James Lee “Faygo” Clark reading SN&R outside of Sacramento City Hall.
In the first legal showdown between the city of Sacramento and leaders of the Right to Rest movement, it was the city that blinked.
According to attorney Mark Merin and the local chapter of the National Lawyers Guild, the city attorney’s office dropped three charges of unlawful camping against homeless activists James Lee “Faygo” Clark and David Andre, architects of a durable occupation outside of City Hall that lasted nearly three months before spawning a smaller version at the state Capitol.
The case was dismissed one day before the parties were to begin a trial with broader implications than the relatively minor infractions in question.
Clark, 35, and Andre, 52, were both arrested in February, while participating in the Right to Rest occupation that began this past December. The occupation was organized to remonstrate the city for enforcing an ordinance that makes it illegal for homeless residents to sleep outdoors or possess survival gear like sleeping bags and blankets.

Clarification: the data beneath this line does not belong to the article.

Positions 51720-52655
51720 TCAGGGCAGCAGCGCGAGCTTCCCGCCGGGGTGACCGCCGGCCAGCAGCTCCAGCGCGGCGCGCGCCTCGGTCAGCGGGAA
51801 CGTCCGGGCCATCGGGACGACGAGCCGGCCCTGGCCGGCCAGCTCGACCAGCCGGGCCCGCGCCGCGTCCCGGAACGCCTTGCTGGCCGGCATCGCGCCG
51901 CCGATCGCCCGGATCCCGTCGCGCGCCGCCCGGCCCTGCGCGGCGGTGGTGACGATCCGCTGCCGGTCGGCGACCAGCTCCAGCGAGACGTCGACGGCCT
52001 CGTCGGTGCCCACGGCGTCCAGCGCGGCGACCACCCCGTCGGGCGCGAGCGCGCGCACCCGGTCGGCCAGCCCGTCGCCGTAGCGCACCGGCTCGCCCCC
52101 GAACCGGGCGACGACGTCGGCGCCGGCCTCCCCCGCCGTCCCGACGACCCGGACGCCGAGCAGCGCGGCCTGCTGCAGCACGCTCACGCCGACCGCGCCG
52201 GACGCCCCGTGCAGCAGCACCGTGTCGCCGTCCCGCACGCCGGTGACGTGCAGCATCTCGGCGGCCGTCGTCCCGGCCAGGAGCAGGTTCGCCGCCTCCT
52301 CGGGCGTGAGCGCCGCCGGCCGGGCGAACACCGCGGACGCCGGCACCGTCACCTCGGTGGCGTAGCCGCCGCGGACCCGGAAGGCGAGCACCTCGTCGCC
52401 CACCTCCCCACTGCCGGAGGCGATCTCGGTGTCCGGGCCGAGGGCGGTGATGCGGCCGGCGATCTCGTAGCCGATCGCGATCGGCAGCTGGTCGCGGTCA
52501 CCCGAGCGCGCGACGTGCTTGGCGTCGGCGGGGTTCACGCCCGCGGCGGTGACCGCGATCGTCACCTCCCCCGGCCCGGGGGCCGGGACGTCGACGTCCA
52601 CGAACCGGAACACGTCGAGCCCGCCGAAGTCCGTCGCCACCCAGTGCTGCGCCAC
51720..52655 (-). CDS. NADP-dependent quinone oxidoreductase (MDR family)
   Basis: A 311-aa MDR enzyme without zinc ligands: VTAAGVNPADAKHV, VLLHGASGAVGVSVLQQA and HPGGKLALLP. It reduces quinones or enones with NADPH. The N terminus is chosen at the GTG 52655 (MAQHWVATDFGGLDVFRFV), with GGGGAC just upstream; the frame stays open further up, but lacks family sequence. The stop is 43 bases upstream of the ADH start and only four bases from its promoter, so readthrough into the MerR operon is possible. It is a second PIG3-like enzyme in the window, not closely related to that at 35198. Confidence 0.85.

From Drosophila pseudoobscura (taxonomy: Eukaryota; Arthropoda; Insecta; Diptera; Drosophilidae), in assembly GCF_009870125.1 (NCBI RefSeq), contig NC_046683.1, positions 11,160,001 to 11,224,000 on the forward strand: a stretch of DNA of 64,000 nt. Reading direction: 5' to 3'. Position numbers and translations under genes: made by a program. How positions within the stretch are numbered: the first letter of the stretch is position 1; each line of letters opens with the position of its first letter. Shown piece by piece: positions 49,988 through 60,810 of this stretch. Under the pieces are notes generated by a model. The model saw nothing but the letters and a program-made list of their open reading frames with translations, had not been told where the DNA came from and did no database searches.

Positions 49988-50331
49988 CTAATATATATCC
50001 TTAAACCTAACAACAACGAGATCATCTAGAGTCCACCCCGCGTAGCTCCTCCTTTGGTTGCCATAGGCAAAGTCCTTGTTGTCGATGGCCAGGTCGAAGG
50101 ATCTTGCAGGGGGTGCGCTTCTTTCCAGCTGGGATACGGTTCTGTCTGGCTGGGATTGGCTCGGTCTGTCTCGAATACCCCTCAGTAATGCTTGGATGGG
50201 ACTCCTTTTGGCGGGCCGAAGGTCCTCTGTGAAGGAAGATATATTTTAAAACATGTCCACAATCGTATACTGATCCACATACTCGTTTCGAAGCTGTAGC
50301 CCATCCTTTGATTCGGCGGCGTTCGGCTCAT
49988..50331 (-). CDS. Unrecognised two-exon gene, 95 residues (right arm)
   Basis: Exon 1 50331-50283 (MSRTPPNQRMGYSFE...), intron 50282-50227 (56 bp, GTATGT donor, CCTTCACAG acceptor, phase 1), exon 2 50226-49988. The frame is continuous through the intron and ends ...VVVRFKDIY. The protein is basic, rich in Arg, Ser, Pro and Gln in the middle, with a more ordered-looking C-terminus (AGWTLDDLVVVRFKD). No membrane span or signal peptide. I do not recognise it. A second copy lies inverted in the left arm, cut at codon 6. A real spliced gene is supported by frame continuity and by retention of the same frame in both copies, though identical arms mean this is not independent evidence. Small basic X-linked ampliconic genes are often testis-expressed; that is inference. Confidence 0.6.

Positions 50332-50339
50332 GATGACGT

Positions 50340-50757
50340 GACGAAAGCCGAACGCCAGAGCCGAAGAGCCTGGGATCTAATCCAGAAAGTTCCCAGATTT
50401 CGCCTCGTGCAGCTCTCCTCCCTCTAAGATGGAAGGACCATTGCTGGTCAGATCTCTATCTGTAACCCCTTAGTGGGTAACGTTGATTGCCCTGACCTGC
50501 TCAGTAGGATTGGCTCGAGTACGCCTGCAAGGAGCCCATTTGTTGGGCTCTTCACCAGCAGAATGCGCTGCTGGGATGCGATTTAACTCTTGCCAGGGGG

Violators of the local law face arrest, fines and jail time, as well as the confiscation of their belongings.
While technically the defendants in the case, Clark, Andre and their legal representatives looked at the case as an opportunity to put the city’s policies on trial.
“Part of the reason we took this on was to get it repealed during a jury trial or appeal it if we lost,” Clark told SN&R. “It’s a case they wouldn’t have been able to win.”
Likewise, in a release, the Sacramento chapter of the National Lawyers Guild claimed victory and also expressed disappointment at not being able to pursue a proxy referendum against the city’s controversial treatment of its homeless residents.
“Justice is served,” the statement read. “However, we had hoped to put forward a case showing that these activists, who happen to be homeless, had their rights violated when they were harassed, arrested and jailed—de facto already punished—by the City of Sacramento. There is no question that City did not want to have its unconstitutional and inhumane ‘unlawful camping’ law litigated in court, and appealed if necessary to a higher court.”
City officials didn’t immediately respond to SN&R’s request for comment.
But Clark would like to know how much they spent on police and legal fees just to drop their case in the end.
“What’s the point even of having everyone arrested?” he said in reference to the scores of homeless people charged with unlawful camping.
Read next week’s SN&R for an updated and expanded version of this developing story.